An idea I'd like to throw in the wild.
Open source is software businesses use to shorten time to market and accelerate their product. Some businesses build and collaborate in public because it's a leverage strategy to get more from less. Most businesses maximize their use of open source software because they get it for "free".
Debt is the financial term, stolen for the sake of illustrating a concept.
Open source is debt because:
- Open source software is not a sellable asset. It's both priceless and devoid of monetary value. What counts is the business value it enables.
- The liability, and effort required to service this liability, grows as: 1) the software gains users, and 2) those users become more dependent the software. Support is a variable accelerant to the liability (e.g. it can grow the liability at an exponential rate).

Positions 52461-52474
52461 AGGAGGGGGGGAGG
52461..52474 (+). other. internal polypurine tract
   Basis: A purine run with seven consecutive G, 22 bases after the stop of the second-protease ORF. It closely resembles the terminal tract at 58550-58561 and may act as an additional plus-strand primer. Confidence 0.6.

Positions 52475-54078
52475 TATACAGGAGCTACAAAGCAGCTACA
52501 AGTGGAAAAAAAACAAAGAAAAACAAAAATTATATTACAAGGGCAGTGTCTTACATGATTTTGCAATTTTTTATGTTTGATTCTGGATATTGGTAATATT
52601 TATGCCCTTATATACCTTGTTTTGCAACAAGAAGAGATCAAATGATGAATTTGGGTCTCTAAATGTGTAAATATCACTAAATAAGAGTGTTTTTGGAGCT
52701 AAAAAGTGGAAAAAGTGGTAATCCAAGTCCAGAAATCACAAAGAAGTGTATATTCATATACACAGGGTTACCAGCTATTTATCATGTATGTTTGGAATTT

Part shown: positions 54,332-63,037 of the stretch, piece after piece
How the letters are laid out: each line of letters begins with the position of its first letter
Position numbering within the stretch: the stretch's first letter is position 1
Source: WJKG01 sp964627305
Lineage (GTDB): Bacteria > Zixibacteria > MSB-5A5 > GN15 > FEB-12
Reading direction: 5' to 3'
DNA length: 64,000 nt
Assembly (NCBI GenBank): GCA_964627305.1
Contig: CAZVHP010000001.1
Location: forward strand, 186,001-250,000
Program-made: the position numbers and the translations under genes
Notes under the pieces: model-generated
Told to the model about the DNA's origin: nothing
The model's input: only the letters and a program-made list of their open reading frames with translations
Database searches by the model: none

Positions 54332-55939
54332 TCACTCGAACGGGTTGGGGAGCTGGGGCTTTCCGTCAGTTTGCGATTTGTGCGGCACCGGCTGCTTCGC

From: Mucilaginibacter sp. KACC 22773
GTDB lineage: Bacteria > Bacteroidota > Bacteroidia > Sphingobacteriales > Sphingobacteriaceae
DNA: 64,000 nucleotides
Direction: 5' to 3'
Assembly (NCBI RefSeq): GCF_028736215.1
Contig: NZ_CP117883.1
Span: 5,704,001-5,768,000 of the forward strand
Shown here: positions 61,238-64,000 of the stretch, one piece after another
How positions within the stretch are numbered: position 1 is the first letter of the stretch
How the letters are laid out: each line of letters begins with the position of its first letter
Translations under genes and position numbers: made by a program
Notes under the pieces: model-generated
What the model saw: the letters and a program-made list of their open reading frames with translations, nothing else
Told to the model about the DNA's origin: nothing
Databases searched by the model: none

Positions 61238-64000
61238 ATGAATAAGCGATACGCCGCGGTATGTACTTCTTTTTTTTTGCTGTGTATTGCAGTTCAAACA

- Maintainers hold the debt liability. Their ongoing labor is required to service the debt. Typically, maintainers can only escape the obligation by declaring bankruptcy: "it's done" or "I'm done."
This idea could be helpful framing for:
- Businesses to understand their dependency on open source in CFO-friendly terms.
- Communities to understand the debt burden carried by maintainers, and general health of the project.
Another, possibly more correct, way of thinking about this is: "every line of source code, open or closed, is a liability." Businesses own 100% of their closed source liability. They like open source because they would rather own 0% the liability.